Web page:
Energy and commodity shares buoyed Wall Street on Monday after Chinese trade data suggested strong demand for basic materials, but the lowest volume so far this year indicated the equities rally may be near a top.

The S&P 500 edged up, trading near its highest since June 2008 but stuck in the 1,325-1,333 area that includes the 50 percent extension of last year's slide from April to July, and also the 100 percent advance from the cycle low hit in March 2009.

The coincidence of the levels makes the technical resistance stronger.

With about an hour of trading left, fewer than 5 billion shares had traded on the New York Stock Exchange, the American Stock Exchange and Nasdaq, the lowest volume so far this year.

You're always looking for divergences that suggest momentum might be waning, said Shawn Hackett, president at Hackett Advisors in Boynton Beach, Florida, referring to the index highs and volume lows.

Everything I see suggests the driver now is a last bit of greed and momentum before the market runs out of buyers.

Three-month copper hit a new record high after the robust Chinese import figures, lifting shares of miners. Freeport McMoRan Copper & Gold jumped 4 percent to $55.67 and the PHLX Gold/Silver index <.XAU> rose 1.9 percent.

The Dow Jones industrial average <.DJI> fell 1.55 points, or 0.01 percent, at 12,271.71. The Standard & Poor's 500 Index <.SPX> rose 2.72 points, or 0.20 percent, at 1,331.87. The Nasdaq Composite Index <.IXIC> gained 6.63 points, or 0.24 percent, at 2,816.07.

U.S. President Barack Obama proposed a federal budget that he said would cut the U.S. deficit by $1.1 trillion over the next 10 years. Congress must approve the plan, and Republicans, who are in the majority in the House, said it did not curb spending enough.

Obama's budget could boost clean energy shares as it provides $8 billion for investment in the sector, but big drugmakers could take a hit from generic competition under two proposals put forth in the plan.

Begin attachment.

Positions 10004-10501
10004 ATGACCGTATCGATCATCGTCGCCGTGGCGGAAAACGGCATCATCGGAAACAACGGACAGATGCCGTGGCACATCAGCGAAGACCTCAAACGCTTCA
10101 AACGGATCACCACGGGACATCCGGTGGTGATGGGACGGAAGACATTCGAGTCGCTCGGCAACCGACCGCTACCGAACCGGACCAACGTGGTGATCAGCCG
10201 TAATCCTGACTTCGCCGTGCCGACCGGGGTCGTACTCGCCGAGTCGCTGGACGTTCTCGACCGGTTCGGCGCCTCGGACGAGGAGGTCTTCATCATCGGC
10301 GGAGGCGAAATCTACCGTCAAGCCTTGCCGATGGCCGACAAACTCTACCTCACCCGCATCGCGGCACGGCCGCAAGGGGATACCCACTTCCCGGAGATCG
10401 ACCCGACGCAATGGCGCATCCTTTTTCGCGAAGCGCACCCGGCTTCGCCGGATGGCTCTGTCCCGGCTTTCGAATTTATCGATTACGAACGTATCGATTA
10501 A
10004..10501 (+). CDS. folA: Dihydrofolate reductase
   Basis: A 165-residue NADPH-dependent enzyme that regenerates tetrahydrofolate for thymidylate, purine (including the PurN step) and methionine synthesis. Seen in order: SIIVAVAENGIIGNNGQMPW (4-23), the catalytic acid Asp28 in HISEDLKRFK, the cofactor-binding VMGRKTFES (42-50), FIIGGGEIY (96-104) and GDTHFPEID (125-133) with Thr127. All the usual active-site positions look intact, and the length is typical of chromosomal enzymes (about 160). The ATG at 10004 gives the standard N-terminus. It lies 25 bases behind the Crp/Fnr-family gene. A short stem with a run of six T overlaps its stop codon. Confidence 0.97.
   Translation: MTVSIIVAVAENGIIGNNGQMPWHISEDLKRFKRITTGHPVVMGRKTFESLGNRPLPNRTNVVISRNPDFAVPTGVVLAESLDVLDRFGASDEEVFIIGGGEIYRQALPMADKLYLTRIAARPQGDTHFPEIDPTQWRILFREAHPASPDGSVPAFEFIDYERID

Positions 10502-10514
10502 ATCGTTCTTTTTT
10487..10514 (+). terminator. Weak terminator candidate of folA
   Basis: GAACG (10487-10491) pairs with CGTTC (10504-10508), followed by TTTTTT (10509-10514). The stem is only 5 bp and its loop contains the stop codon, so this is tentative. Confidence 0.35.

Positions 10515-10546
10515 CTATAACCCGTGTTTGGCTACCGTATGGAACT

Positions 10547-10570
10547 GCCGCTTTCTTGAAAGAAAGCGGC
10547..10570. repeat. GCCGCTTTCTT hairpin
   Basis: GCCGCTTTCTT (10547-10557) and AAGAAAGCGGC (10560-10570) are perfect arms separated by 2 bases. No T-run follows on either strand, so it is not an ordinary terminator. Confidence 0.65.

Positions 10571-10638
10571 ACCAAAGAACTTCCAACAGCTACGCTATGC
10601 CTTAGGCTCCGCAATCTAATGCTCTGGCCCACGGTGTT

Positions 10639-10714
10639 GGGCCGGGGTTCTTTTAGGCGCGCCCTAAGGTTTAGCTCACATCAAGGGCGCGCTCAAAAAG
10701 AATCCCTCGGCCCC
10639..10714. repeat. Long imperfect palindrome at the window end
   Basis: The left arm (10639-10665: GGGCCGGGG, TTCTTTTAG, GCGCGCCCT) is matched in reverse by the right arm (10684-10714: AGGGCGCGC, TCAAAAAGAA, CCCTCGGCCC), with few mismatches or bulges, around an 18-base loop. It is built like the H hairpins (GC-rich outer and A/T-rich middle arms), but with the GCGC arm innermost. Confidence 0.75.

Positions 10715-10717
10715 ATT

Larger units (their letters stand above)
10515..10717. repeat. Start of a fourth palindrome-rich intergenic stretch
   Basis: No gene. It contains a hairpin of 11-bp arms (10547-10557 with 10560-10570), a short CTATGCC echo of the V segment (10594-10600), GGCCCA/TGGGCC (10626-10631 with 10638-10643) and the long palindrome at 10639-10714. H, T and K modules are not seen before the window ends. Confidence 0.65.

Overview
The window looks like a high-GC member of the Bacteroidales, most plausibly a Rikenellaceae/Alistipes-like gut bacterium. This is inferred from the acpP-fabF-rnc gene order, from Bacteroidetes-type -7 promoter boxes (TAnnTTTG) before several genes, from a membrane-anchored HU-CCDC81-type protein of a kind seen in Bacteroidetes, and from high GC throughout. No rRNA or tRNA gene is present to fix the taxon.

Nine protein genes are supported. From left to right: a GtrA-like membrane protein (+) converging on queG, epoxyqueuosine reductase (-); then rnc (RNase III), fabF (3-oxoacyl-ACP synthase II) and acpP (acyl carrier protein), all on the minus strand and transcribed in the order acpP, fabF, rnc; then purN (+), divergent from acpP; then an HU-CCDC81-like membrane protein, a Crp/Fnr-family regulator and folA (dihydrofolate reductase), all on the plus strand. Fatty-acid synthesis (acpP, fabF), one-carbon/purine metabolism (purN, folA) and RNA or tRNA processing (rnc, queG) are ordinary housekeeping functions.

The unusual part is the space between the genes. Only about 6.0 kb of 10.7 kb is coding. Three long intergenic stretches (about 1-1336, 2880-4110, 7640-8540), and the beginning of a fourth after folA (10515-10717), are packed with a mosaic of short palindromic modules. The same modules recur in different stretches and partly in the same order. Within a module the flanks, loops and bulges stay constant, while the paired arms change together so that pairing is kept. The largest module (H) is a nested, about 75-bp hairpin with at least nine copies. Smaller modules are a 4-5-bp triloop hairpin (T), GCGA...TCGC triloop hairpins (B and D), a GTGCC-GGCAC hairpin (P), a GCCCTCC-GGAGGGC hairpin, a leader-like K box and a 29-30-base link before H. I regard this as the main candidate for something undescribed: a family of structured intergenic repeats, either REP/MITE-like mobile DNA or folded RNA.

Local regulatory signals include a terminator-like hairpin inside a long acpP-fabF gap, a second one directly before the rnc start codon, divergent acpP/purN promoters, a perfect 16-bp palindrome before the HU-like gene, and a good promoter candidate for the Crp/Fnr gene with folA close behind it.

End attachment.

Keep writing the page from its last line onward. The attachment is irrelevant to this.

Among alternative energy companies, Trina Solar gained 5.4 percent to $28.86 while GT Solar International climbed 2.8 percent to $11.51. Pharmaceutical maker Merck & Co , a Dow component, slid 0.6 percent to $32.88.

The S&P 500 has gained nearly 27 percent since the start of September. Still, some see residual strength in the market and are willing to buy on any declines in prices.

We wouldn't be surprised to see a pullback, but longer term we think the market has room to grow, said Mitch Rubin, chief investment officer at RiverPark Advisors in New York. Because of that, we would use any pullback to add to our positions.

Wal-Mart Stores Inc was one of the worst performers on the Dow after JPMorgan downgraded the stock. Shares fell 1.5 percent to $54.88.

New deals continued a string of recent merger and acquisition activity. EchoStar Corp agreed to buy Hughes Communications Inc for about $1.33 billion, while private equity firm Clayton, Dubilier & Rice agreed to take Emergency Medical Services Corp private for about $3 billion.

Shares of Hughes fell 3.8 percent to $59.44 while EchoStar rose 2.8 percent to $30.73. Emergency Medical fell almost 11 percent to $62.92.

General Electric Co plans to buy the well support division of British energy services firm John Wood Group Plc for about $2.8 billion in the latest move to boost its presence in oil services. GE rose 1.1 percent to $21.56.

(Reporting by Rodrigo Campos, additional reporting by Ryan Vlastelica; Editing by Kenneth Barry)